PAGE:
Shards of teacups from Victorian garden parties;
a rusted blade, dropped at the last pruning;
a tarnished coin fallen from a waistcoat pocket,
an earring spilt while the woman danced;
discarded marbles, cloudy, pitted;
a charred clay pipe in the turned earth.

Here were dinner parties where town worthies forged their bonds;
Here was birth, passion, betrayal, death.
The stones, once humming with human voices,
now shaken by the combusting throb of coach engines,
the thrust of the diesel through the opened tunnel,
Electronic pulse drumming.

Heedless shoppers spill down the slopes,
minds drifting away to the day ahead.
Eyes fast forward to the future.

The terrace where they sipped and dipped sun dappled appetisers,
lazily gazing across the rooftops,
the sun’s glow firing the sea,
the wave of a sail catching the eye,
the evening scents drifting by

Now
a place to alight and leave
but not to be.

Want to know more?  Check out:

Eastcliff House …..

Funeral Instructions

Harry Buxton Forman,

Harry Buxton Forman,

Thanks to Tacy Rickard for discovering this quirky historic reference.

This is the story of Henry Buxton Forman, born 1852, whose family moved to Teignmouth from London when he was ten. He became an accomplished literary forger with many of his works targeted at the American market where there was a special interest in works of Shelley.

Forman died after a long illness on 15 June 1917 and his ashes were sprinkled on the River Teign that flowed near his Devon childhood home. He left his funeral instructions in an untitled published verse:

Let the prison’d litch-fire batten on the tissues
Leaving naught but ashes, clean and grey and pure
Gather, friends, the handful that from the furnace issues,
Cushion them in crane-bill, and bear them to the Moor.
Ashes of her poet, bear them to one land,
Take them up to Dartmoor and strow them in the Teign,
Bid the river roll them, roll them through his own land,
Rush them through the harbour and lose them in the Main!

 Want to know more? Check out:

 Henry Buxton Forman …..

In Memoriam

We come up-to-date with a recent piece of verse by Tacy Rickard, but its roots are in history.  It recalls the death of four young girls on the Teignmouth Barr in 1734.  The sandbars around the mouth of the Teign estuary have always been treacherous, as this story testifies, though today we have the National Coastwatch and the Royal National Lifeboat Institute to help if people get into trouble.  The four young girls had no-one in 1734.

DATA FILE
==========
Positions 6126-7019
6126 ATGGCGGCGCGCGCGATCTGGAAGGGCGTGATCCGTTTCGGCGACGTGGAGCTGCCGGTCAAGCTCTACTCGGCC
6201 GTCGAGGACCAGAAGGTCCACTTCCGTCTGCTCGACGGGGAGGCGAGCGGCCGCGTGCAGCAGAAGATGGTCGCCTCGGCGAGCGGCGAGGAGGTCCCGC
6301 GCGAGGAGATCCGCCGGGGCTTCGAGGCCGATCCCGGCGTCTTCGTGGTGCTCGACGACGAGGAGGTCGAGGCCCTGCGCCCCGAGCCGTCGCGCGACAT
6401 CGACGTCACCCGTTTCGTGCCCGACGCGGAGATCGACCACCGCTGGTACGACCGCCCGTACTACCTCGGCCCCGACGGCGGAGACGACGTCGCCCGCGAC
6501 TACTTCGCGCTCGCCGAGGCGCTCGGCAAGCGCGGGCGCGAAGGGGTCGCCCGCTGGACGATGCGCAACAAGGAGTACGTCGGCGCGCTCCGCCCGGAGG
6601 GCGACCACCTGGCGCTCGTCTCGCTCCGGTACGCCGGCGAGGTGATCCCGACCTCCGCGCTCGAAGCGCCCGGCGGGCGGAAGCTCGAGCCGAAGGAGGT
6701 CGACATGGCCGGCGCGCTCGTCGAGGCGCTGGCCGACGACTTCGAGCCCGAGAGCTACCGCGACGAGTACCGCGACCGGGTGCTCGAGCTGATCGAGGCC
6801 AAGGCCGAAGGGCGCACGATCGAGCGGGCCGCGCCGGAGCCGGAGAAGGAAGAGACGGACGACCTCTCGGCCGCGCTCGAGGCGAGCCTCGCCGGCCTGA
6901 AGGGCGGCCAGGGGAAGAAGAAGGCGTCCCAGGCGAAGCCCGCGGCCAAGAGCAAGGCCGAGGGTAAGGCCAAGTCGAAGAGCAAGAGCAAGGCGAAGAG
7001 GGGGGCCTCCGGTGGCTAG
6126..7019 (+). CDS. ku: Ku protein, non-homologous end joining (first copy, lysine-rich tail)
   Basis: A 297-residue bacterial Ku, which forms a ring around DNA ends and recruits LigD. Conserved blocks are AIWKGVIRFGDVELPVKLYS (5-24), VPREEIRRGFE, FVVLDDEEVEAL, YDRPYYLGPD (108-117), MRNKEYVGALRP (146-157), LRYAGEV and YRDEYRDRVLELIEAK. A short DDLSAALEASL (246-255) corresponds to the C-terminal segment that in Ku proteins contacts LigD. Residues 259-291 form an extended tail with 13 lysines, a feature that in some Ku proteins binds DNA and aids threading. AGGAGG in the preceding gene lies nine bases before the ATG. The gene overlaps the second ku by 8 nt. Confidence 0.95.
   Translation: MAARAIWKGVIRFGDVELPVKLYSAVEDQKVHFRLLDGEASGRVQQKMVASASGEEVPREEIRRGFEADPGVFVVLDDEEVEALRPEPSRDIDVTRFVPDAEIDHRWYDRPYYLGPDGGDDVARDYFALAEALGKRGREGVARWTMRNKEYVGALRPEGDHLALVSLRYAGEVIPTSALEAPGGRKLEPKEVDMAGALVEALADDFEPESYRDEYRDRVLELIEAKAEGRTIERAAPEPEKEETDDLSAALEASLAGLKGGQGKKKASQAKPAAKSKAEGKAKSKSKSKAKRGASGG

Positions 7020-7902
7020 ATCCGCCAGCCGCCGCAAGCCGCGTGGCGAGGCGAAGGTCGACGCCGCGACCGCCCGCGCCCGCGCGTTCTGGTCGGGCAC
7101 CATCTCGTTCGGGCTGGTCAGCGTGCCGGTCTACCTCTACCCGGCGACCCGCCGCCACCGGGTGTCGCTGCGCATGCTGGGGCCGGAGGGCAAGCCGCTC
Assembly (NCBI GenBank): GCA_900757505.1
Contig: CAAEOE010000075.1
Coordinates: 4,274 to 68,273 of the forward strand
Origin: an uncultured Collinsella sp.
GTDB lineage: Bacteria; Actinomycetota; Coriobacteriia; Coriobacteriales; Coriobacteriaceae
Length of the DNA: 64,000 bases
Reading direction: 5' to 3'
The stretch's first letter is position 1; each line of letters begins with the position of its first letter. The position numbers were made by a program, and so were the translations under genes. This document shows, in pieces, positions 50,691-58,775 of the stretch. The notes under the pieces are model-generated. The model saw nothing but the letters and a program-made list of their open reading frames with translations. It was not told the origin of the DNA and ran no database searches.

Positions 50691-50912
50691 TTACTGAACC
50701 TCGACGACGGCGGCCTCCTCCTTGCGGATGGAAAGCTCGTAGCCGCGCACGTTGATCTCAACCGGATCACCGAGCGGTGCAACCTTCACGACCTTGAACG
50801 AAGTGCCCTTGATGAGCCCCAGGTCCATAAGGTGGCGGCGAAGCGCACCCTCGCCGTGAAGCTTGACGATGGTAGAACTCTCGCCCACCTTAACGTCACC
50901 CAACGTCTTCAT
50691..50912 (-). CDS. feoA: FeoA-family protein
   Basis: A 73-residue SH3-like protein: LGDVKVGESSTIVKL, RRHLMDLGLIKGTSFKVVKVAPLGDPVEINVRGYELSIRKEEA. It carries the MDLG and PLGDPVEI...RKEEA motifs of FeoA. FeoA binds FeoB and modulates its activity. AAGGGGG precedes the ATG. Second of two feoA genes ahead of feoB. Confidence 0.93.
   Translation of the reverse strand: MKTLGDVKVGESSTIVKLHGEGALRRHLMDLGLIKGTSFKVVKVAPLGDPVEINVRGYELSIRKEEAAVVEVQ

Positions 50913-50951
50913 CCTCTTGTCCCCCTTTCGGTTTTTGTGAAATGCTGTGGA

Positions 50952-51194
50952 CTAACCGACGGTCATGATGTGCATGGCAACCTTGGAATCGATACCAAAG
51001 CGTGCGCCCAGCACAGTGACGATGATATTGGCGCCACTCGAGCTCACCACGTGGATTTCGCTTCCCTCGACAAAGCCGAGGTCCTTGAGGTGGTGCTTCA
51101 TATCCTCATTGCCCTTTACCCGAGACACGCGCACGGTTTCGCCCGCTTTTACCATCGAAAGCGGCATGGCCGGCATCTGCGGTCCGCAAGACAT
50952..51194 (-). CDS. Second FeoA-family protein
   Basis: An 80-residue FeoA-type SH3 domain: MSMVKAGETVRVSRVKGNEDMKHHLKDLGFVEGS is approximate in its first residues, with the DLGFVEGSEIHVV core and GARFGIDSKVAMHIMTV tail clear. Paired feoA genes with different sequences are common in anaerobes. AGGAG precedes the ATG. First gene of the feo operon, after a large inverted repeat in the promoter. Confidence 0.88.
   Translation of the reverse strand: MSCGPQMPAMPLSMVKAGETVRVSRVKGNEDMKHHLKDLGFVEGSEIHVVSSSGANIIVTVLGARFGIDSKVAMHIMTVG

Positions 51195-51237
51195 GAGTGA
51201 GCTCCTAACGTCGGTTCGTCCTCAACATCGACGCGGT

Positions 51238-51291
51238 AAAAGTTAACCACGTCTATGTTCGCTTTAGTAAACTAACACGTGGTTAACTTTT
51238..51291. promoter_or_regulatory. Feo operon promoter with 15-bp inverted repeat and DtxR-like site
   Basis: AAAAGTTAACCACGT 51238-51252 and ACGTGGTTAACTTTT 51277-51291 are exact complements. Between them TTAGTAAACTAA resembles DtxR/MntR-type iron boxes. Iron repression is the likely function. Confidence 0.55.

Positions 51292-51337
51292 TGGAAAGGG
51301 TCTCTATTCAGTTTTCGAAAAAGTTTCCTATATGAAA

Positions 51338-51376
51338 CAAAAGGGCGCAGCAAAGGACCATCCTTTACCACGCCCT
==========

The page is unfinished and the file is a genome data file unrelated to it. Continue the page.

In Memoriam

Tacy Rickard, March 2014

“Elizabeth Vicary Mary Potter Mary Vicary Mary Brewer
all four drowned upon the Barr June 19th 1734”
An inked entry in the burial register,
Stark epitaph among the simple list of ageless faceless names

In the curate’s hand, knowing the fullness of the families’ grief,
on the third day, standing by the graves.
That hand had cupped their heads with water,
water of life, water of death.
Secret hopes and passions doused
Did some young men sigh and quietly quench their dreams?

Three known to each other from birth
On the edge of womanhood
A younger child in tow.

Did their mothers warn them to take care?
Ask Liz to take Mary from under her feet?
And gather shellfish from the shore?

The waiting pot bubbles on the hearth;
The wind changes, river thrusting through, breaking the waves,
The bar shifts, tossing the harvest into the tide

“Elizabeth Vicary Mary Potter Mary Vicary Mary Brewer
all four drowned upon the Barr June 19th 1734”

Want to know more?  Checkout:  Four Young Girls